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Govt urged to consult private sector on economic policy formulation

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Accra, Feb. 28, GNA - Participants at a roundtable on the economy on Tuesday urged the Government to consult operators in the private sector in economic policy formation.

The participants noted that private sector operators reacted to Government policies positively or negatively depending on socio-economic benefit of their individual and collective businesses and not rhetoric of policymakers.

The participants were speaking on: "How Can Ghana Achieve Eight Per Cent Economic Growth on a Sustained Basis?"

It was organised by the Institute for Democratic Governance (IDEG) in collaboration with the African Capacity Building Foundation. The conference formed part of civil society policy dialogue and advocacy programmes for 2006 to debate Ghana's economic growth and assess the past trends that had hovered around or below five per cent for about two decades.

The conference attended by Government Officials, Members of Parliament, the private sector, civil society operators and media practitioners was aimed at creating a forum for dialogue, consensus building and collective action and to raise public awareness about the importance of the eight per cent target and the need to contribute to its attainment.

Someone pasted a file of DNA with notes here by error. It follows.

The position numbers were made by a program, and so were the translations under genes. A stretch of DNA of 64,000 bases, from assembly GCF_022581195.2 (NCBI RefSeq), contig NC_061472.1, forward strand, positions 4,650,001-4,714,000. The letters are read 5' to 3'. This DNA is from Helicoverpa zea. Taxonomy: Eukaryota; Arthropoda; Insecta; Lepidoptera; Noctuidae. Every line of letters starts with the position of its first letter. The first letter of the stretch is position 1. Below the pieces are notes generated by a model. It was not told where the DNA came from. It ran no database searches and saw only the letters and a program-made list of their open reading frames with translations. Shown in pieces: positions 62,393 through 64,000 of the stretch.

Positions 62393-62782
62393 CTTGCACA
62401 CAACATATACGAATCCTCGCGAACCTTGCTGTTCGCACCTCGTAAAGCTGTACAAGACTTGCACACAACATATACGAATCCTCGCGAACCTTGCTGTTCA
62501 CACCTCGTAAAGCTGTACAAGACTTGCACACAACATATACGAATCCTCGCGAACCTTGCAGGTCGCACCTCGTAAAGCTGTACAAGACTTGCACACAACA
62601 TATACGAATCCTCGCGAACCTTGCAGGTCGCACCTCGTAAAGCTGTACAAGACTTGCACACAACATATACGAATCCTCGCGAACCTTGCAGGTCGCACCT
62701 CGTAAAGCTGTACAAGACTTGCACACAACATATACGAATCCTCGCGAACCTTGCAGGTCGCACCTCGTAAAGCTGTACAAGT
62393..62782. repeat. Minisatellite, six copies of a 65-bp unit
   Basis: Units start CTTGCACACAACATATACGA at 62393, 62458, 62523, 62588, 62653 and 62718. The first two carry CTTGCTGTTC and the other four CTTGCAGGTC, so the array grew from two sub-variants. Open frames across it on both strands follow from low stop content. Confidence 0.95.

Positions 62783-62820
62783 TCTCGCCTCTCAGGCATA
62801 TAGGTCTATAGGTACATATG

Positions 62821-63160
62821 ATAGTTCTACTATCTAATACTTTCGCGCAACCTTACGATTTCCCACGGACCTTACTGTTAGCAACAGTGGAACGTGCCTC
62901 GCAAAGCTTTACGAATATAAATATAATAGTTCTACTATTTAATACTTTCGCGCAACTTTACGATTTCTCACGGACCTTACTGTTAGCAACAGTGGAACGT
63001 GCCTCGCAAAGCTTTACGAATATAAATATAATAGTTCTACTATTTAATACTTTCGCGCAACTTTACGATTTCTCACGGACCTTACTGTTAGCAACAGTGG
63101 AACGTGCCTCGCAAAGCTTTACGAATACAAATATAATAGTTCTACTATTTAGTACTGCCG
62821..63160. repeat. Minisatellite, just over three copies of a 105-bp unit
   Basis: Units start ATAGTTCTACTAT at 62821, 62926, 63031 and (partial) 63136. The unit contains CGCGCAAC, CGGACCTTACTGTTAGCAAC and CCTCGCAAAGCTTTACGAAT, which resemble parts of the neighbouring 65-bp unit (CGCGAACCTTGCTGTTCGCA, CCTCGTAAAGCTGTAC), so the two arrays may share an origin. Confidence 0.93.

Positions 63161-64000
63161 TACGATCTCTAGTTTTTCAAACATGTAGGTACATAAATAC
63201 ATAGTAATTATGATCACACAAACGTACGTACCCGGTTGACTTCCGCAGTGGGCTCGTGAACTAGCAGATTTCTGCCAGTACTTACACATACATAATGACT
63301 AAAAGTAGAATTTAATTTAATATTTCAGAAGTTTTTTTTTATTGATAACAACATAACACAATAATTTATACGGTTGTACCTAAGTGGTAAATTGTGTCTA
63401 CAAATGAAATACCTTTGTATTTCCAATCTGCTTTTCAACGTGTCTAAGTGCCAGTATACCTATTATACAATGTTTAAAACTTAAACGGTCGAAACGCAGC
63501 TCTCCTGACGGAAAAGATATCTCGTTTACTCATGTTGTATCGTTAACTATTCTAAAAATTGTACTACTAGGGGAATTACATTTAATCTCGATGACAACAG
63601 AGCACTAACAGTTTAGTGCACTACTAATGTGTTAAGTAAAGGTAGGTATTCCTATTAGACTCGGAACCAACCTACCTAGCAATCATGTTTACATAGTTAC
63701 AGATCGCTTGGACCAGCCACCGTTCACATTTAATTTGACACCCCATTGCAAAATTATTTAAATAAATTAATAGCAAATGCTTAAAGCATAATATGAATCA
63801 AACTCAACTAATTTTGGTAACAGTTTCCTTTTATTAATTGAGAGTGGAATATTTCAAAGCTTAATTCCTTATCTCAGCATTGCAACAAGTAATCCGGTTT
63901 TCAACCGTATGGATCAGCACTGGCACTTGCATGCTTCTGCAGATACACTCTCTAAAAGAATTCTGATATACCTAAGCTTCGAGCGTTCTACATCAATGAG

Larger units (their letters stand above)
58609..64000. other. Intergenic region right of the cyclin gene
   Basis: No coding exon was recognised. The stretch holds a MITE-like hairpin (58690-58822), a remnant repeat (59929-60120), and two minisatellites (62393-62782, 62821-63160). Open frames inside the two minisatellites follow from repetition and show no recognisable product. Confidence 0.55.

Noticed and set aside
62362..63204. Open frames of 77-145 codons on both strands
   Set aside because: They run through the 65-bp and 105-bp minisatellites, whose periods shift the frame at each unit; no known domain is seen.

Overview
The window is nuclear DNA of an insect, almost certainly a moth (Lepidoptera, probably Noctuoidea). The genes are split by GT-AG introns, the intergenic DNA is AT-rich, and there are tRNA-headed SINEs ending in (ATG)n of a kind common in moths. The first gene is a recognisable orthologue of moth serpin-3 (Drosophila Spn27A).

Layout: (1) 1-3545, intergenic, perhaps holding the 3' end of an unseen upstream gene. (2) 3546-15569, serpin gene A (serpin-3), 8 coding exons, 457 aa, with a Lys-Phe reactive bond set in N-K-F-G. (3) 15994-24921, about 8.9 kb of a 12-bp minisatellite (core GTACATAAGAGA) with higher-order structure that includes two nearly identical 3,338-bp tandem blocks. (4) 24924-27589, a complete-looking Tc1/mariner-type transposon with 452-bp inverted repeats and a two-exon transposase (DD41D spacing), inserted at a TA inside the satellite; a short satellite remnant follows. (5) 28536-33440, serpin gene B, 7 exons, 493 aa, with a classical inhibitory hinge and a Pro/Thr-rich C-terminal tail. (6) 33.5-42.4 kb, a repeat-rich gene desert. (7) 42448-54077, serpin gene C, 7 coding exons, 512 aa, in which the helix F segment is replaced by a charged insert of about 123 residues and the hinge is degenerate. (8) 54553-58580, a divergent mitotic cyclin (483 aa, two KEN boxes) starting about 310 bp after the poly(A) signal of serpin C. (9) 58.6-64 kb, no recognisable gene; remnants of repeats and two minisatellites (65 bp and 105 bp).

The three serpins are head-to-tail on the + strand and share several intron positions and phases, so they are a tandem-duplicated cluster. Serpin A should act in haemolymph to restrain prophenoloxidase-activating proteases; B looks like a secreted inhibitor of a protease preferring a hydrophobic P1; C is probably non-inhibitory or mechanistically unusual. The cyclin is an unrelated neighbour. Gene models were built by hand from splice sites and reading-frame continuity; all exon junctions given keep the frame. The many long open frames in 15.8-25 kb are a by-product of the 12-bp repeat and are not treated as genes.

The participants said: "Policymakers could stand at the roof top and sing songs of praise on the private sector being the engine of growth, golden age of business, vision 2020 and other slogans, but if these slogans fail to meet the aspiration of the private sector operators the policies would woefully fail."

On the national policies to reduce poverty, the participants noted that unless the economy grew faster at a higher rate of between eight per cent to 10 per cent poverty could not be reduced and the aspiration to attain middle level income status could not be realized any time soon.

In a welcoming address, Dr Emmanuel Akwetey, Executive Director of IDEG said of late, the debate on economic growth had sharpened somewhat with some convergence occurring on the eight per cent annual growth rate targeted especially under the Growth and Poverty Reduction Strategy (GPRS II- 2006-2009), which was the current medium-term plan for the country.

This policy restores Ghana's economic growth target to the level envisaged by the Vision 2020 strategy, which was also eight per cent, and was also confirmed by the World Bank Country Office in Accra. "For Ghana to achieve its targeted growth rate of eight per cent 10 per cent there is the need to increase productivity, which would lead to job creation."

Dr Akwetey said if growth target had so far not been achieved in the country it was legitimate to ask how such a high rate could be realized this time around and sustained in the future. He argued that for an eight per cent growth per annum to be attained there was the need to move from the traditional approach to development and to come out with innovative strategies to fast track the growth of the economy, especially when the expectation of the people was so high and the world was developing at a fast rate.

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